born with -- still define a virtuoso searcher, as they did when I 
published the original Secrets of the Super Searchers in 1993, and 
Secrets of the Super Net Searchers in 1996. I feel strongly that they 
will continue to do so. Yes, you can take training and learn on the 
job, but to be more than a merely competent researcher -- to be an 
INSPIRED one --  you really have to have it inside you. It isn't 
something you learn. 

Of all the new developments in search technologies, which ones
do you think librarians need to pay most attention to?  

Natural language querying and search processing, XML and other 
meta-data schemes, and whatever enhancements the next generation of 
search engines comes up with. We're seeing a lot of differentiation 
among search engines today, especially in how they present the data 
to us. Northern Lights with its Custom Folders is just one example. 
I'm also interested in new algorithms for retrieving and ranking 
search results. With Boolean searching, we usually defaulted to date, 
most recent first. Web engines generally rank by relevance. Now we 
see experiments in collaborative filtering, where the position of an 
item on your hit list is determined by what other people thought of 
that resource, or how many other sites (especially sites generally 
regarded as important or authoritative) link to it, or its popularity 
as measured by the amount of traffic to it. It's a fascinating idea, 
and worth keeping an eye on. 

In a world where patrons want and expect full-text when they sit down
at a computer, what do you think will happen with traditional 
databases which have only citations and abstracts?  

And indexing, too, I assume. That's such an interesting question, 
because abstract-and-index databases add so much control and 
precision to searching, and do so much to streamline the evaluation 
of search results. I started life -- my professional life, 
anyway -- as an engineering librarian. I loved to search Ei 
Compendex, NTIS, Inspec, all those technology databases. But if a 
database record you're interested in stops with a cite and an 
abstract, you're faced with the document delivery problem. As your 
question implies, that's archaic. I think the solution lies in hybrid 
databases where you can elect to do a controlled vocabulary search or 
confine your search to the abstract where the most important concepts 
are likely to appear, then search the full text if you haven't found 
what you want. In any event, the full text should be there, or a
hyperlink away, whether on the web or on a CD-ROM or wherever. 

Do you think publishers will continue to offer small, highly targeted 
databases, or do you think the future belongs to large aggregated

Your questions are so good!  I still mourn the demise of Coffeeline 
on Dialog. If small, highly targeted databases die out, it won't be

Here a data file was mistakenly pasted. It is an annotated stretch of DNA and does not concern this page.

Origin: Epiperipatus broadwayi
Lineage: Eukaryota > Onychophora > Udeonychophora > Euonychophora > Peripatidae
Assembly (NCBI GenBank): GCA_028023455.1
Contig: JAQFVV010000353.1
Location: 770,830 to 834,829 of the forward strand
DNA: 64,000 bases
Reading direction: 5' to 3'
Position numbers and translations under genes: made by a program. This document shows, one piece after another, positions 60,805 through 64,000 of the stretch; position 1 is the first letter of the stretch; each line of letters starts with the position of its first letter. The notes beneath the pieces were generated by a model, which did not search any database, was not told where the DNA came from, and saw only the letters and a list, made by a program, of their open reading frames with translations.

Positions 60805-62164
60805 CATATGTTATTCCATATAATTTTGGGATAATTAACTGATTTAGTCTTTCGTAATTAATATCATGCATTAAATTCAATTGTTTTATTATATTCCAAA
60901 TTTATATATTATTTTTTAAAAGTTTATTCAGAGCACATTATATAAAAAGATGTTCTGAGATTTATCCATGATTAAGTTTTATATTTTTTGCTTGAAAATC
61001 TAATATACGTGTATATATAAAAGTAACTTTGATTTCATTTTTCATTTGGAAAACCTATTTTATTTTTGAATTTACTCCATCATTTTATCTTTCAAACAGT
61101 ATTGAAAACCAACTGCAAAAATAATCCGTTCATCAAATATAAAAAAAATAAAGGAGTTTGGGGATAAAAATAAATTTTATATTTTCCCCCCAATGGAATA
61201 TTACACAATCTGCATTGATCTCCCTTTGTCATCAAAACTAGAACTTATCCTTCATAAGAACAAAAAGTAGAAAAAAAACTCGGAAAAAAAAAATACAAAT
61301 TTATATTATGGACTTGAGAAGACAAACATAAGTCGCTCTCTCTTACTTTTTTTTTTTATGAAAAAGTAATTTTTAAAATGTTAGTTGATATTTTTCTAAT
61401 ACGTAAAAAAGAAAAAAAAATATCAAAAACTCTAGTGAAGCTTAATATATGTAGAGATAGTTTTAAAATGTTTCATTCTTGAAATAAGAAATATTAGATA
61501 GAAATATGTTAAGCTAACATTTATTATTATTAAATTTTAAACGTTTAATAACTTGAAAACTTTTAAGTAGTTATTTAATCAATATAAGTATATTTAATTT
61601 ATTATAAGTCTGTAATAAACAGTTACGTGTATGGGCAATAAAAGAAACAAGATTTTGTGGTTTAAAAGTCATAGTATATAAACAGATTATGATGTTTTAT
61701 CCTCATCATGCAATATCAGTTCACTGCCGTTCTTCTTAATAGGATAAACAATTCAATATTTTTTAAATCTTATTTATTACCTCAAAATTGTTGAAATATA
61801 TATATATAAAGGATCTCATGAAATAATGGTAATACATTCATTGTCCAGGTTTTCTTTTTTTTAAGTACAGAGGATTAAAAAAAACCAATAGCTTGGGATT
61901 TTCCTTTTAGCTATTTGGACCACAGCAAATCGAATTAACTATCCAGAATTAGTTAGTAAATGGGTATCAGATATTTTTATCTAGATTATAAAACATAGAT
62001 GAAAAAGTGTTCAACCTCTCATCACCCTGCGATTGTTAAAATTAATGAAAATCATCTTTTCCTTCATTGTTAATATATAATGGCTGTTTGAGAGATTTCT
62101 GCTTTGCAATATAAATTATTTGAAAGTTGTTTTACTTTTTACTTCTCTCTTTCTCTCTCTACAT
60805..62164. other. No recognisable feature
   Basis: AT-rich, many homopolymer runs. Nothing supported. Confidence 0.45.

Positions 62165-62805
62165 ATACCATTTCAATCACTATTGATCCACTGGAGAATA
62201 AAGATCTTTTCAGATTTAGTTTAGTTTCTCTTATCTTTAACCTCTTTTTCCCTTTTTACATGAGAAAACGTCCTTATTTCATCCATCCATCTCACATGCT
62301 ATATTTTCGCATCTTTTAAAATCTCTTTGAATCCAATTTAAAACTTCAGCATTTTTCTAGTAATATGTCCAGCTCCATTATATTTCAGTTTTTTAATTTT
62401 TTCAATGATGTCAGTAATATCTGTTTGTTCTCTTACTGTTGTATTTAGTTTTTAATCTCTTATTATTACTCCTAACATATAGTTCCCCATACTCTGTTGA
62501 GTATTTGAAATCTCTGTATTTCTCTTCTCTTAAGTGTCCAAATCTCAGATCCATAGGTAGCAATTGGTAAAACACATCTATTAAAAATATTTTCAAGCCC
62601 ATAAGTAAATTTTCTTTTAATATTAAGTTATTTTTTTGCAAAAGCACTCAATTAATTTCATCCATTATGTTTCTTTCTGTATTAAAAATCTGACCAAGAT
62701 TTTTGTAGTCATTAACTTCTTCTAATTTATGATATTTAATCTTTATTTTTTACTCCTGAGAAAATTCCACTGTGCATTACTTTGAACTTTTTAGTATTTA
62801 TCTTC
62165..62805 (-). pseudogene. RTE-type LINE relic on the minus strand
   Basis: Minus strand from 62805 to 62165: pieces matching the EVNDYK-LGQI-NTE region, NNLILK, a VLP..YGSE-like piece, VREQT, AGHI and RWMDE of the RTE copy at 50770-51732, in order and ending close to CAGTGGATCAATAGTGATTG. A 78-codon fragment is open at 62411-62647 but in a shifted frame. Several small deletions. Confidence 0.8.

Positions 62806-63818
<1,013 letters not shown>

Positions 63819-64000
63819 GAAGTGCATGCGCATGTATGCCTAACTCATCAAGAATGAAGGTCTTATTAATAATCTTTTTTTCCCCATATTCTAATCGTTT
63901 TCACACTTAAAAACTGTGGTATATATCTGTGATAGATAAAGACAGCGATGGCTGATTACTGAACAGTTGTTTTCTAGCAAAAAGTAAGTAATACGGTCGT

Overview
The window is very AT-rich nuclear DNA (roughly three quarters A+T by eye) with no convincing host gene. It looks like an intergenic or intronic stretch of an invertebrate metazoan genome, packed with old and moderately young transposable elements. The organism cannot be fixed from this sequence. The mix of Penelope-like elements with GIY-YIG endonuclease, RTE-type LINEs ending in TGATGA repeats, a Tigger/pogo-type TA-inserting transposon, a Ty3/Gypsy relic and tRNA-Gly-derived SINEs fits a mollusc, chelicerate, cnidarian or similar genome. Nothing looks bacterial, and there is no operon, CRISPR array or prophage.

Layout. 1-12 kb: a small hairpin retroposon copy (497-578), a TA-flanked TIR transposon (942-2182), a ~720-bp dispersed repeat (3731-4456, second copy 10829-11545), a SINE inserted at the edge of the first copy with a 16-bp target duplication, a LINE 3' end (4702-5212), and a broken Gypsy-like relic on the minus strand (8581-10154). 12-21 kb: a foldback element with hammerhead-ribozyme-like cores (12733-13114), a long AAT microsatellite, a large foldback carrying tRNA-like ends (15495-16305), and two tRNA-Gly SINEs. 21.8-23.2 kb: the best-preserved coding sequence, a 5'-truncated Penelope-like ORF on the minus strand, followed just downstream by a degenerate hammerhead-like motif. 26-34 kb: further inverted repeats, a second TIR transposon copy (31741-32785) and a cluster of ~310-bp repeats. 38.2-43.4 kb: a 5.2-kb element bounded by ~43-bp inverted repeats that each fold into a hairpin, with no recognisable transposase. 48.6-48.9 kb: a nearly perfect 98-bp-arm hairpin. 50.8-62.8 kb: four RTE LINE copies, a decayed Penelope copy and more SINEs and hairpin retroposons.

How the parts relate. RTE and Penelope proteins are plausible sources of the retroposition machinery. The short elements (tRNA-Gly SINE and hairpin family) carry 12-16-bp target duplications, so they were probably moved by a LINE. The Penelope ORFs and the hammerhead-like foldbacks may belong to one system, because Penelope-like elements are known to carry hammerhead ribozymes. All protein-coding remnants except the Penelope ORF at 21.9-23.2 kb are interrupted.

for lack of interest or utility, but because of economics and the 
fiercely competitive struggle for attention in today's information 
marketplace. Important, research-intensive segments of the 
economy -- biomedical researchers, chemists, financial analysts and 
investment bankers, for example -- are well served by specialized 
information providers using systems and software that no general 
vendor of aggregated databases could possibly match. For now, at 
least, although there are signs of aggregation on the web, the nature 
of the beast is working against it. What I think MIGHT happen is that 
search engines -- or maybe bots, software entities that we program to 
keep abreast of our research interests -- will become so 
sophisticated that we can present them with our research request and
they'll go out and check all the appropriate databases, small and 
large, aggregated and un-, using whatever query language each 
individual database understands, and taking advantage of all the 
special features they offer, and return to us with the answer or data 
sets we need: Voila!   But then, I've always been a technology 

Thanks Reva.  I learned so much from you in your presentations
at Nylink and Internet Librarians that I was delighted to have the 
chance to pass it on to Free Pint's readers.

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Marylaine Block is a writer, Internet trainer, and librarian without 
walls (formerly  a librarian at St. Ambrose University where she 
created a web site called Best Information on the Net).  Find out 
more at http://marylaine.com/.

Marylaine produces ExLibris: a weekly e-zine for librarians and other
information junkies, which poses questions, issues, and possible 
solutions or directions, for librarians and other users of 
information technologies.

Reva Basch, Aubergine Information Services, is the author of Secrets 
of the Super Net Searchers and Researching Online For Dummies, and
is the (W)rap Columnist for ONLINE magazine. Reva can be contacted by
email reva@well.com or at http://www.well.com/user/reva.
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This interview is reprinted from http://www.freepint.co.uk/